The foal is born with an intact immune system – all of the cells needed to fight disease are present in the lymph nodes, bone marrow, thymus and spleen. In order to effectively fight disease, however, it must live in its environment for a period of time so that its immune system can be “primed” by exposure to organisms in its environment. The immune system must learn about the organisms in the environment by continuous exposure before it can mount its active immune response. Over time the foal’s cells will produce antibodies to specific organisms in order to protect itself from disease. This is known as active immunity.
When foal are born this protective antibody has not been produced yet. Nature has provided protection during this vulnerable neonatal period by providing passive immunity from the mare. It is called passive because the foal does not produce it – it is provided by the dam. The source of this passive immunity is the dam’s first milk, also known as colostrum. It is common practice to vaccinate mares approximately one month before the birth of the foal in order to boost the immune levels of the colostrum to common diseases.
Colostrum is filled with antibodies that are concentrated from the mare’s blood into the udder approximately 24 hours before the birth of the foal. A normal foal has a “window of opportunity” during the first 12 to 16 hours after birth in which it can absorb these antibodies through its intestinal wall, directly into the bloodstream. After this time, the intestinal wall loses the opportunity to absorb these antibodies – ingested colostrum will provide little or no immunity.
Some foals do not get adequate immunity from colostrum. The mare may have poor quality colostrum, or the foal, if weak, sick, or rejected by the mare, may not ingest enough during those first few critical hours. Some foals, especially premature ones, lack the ability to absorb colostral antibodies through the intestinal wall. These foals suffer from a condition called failure of passive transfer (FPT), which leaves them vulnerable to infection. FPT is the leading cause of death in young foals.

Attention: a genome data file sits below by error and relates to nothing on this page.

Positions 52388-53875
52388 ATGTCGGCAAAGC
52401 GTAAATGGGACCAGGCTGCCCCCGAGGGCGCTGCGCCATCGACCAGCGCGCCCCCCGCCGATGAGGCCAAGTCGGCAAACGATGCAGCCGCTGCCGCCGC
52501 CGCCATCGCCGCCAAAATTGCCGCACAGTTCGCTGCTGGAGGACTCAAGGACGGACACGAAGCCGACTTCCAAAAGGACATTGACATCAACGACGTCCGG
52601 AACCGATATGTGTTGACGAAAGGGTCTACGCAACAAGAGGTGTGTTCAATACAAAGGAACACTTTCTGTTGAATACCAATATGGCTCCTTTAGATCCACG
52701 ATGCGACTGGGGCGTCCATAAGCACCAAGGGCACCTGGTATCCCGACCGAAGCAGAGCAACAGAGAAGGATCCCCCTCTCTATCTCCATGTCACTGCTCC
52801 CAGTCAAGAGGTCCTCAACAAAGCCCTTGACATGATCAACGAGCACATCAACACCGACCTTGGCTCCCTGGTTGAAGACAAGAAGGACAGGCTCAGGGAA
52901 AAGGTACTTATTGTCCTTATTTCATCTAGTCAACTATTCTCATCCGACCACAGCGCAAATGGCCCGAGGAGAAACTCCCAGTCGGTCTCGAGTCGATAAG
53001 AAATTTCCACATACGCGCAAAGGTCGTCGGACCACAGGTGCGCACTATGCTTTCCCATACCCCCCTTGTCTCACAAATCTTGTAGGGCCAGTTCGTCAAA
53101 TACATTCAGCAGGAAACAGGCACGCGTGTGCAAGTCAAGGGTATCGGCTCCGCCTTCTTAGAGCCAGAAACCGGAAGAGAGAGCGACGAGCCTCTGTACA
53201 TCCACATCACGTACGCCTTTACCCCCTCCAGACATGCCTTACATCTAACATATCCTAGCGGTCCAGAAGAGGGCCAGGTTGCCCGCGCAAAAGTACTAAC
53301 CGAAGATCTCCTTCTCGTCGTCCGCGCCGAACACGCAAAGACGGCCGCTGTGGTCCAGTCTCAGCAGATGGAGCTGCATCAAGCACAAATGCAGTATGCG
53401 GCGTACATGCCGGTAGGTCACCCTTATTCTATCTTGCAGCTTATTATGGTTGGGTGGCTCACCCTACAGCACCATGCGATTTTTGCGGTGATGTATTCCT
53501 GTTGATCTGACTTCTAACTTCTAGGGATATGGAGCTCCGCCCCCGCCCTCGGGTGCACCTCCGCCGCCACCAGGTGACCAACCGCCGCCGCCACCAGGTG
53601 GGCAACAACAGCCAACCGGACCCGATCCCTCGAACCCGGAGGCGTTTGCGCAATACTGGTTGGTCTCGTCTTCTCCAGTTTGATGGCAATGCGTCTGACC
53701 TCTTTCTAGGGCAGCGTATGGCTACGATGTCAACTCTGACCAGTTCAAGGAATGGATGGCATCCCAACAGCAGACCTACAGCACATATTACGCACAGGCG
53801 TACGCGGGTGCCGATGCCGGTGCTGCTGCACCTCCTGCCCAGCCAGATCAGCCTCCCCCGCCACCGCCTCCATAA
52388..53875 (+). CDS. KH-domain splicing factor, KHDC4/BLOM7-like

Fortunately, a simple blood teat can detect failure of passive transfer. All foals should have a thorough veterinary examination at about 8 hours of age. A simple blood test can be run at the farm to test for adequate passive transfer. If the foal has FPT it can be treated with oral or intravenous antibodies that may be lifesaving. Do not neglect this examination and test, even if your foal appears healthy – foals with FPT usually do not appear sick, and the blood test is the only way to detect this problem.
Most veterinarians no longer recommend vaccination of newborn foals. The reason for this is that the passive immunity provided by colostrum blocks the ability of the foal to respond to a vaccine with its own immune system for about three months. At three months of age the effects from the colostrum are waning and vaccination for all common diseases is indicated. Booster vaccinations should be given at four months, in order to further reinforce the immune response.